When it comes to breaking through the noise and effectively engaging your customers, data is king. And for banks, especially, the information gleaned is incredibly valuable—allowing you to drive more effective decisions, and making it possible to highly personalize and target your marketing efforts.
You know this. But what are you truly doing with that data to help impact your customers’ lives?
A recent Accenture survey of 33,000 financial services customers found that “Customers know data’s value and will trade it—for a return. They are willing to exchange personal data for new, customized benefits. Providers [read: banks and financial institutions, too] offering real value for data can earn increased trust and loyalty”—with 63% of people surveyed who say that sharing data should deliver personalized products and services advice.
No Virginia, there is no content Santa Claus
The fact that your customers want and expect competitive rates, quality service, and secure data should be viewed as table stakes. But to succeed—to set your organization apart, and attract new and younger customers (Gen Z comprises 32% and Millennials 31.5 % of the global population)—you need to make sure that interactions with your bank don’t leave your customers wondering “Why, oh why, does it have to be so hard?”
As we discussed in our recent white paper, Ice Cream or Otherwise; how (the right) personalization could be the inevitable future of everything,“customers, citizens, fans, or patients—by and large, people in modernity—are looking for ongoing, value-based, voluntary relationships that deliver tailored brand experiences, big and small.” And they want those tailored experiences to be easy, so easy in fact that they may not even have to think about it — so they can do things. (To be clear, easy doesn’t mean cold, or thoughtless, or utilitarian. Easy means curated, well-thought out, frictionless, and beautiful.)
I find that most organizations that I encounter understand this and are addressing these needs at some level, but (and it’s a big "but" here) there is an often overlooked, yet critical component of delivering that tailored experience—and it's content.
[Content. AKA how your institution communicates the information that helps your customers in their quest to “get $#*t done”.]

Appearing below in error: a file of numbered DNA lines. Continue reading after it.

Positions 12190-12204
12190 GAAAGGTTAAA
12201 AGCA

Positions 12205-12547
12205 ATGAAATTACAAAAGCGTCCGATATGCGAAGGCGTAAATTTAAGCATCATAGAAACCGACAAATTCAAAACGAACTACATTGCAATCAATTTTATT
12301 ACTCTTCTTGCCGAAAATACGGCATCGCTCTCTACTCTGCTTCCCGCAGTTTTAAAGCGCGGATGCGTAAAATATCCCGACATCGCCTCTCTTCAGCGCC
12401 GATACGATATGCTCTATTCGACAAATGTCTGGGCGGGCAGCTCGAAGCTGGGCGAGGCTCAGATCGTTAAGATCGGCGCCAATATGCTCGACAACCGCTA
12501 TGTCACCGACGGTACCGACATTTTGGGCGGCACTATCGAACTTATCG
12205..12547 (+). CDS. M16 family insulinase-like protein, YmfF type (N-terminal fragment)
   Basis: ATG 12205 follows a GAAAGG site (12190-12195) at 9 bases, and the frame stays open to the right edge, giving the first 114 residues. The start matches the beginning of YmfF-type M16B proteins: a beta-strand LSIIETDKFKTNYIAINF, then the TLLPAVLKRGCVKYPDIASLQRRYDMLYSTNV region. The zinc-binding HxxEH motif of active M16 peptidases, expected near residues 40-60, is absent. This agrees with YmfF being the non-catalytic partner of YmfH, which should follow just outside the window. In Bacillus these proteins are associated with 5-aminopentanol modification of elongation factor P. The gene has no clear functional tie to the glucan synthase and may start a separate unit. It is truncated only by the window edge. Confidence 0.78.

Yes, yes. Tools are important and provide the technological ability to personalize an experience for your customers. And the data that that tool can provide or leverage—yes, also incredibly valuable. And yep, we need process and people too, and it all needs to be enveloped in a strong strategy. But personalization is almost always discussed without content even being considered. And I call this...magical thinking. Magical, because organizations large and small, from banking to non-profits, think that their content will either create itself, or somehow morph into content that addresses specific audience needs—like alchemy or spontaneous combustion.
I’m here to tell you, though, that—sadly, Virginia, there is no content Santa Claus, there are no magical content elves toiling away at the North Pole neatly wrapped into your website or app. Successfully creating content for your audiences’ personalization experiences, which includes information, videos, calculators, quizzes, and messaging—takes work. And lots of it.
More toddler-watching-Sesame-Street, Less you-watching-Schitt’s-Creek
So...where to begin?
Before we even begin discussing segmentation, remember this: your comms-and-content strategy is one of your strongest brand experience and engagement tools.
Your customers don’t care at all which department in your organization created the content. They don’t differentiate between their web experience and the direct mailer they receive, or from the social media post that pops up in their feed and the 30-second ad spot they catch on TV. They don’t care that that one touchpoint is handled by Marketing, another by Brand, and another by an outside agency partner. It’s always just Wells Fargo, or SunTrust, or SoFi, or the Fed.
Your customers don’t engage with your content the same way they binge watch the newest season of Schitt’s Creek.
It’s not a deep dive, and it’s not a linear experience.
Instead, it’s more akin to how your toddler watches Sesame Street with your phone—on YouTube—in quick, short, toddler-like-dips: from Elmo clip, to Elmo clip, to Will.I.Am and the entire Sesame Street cast singing “What I Am”, then over to a random Baby Shark video, then to three minutes of Paw Patrol, and finally back to Elmo mid-clip.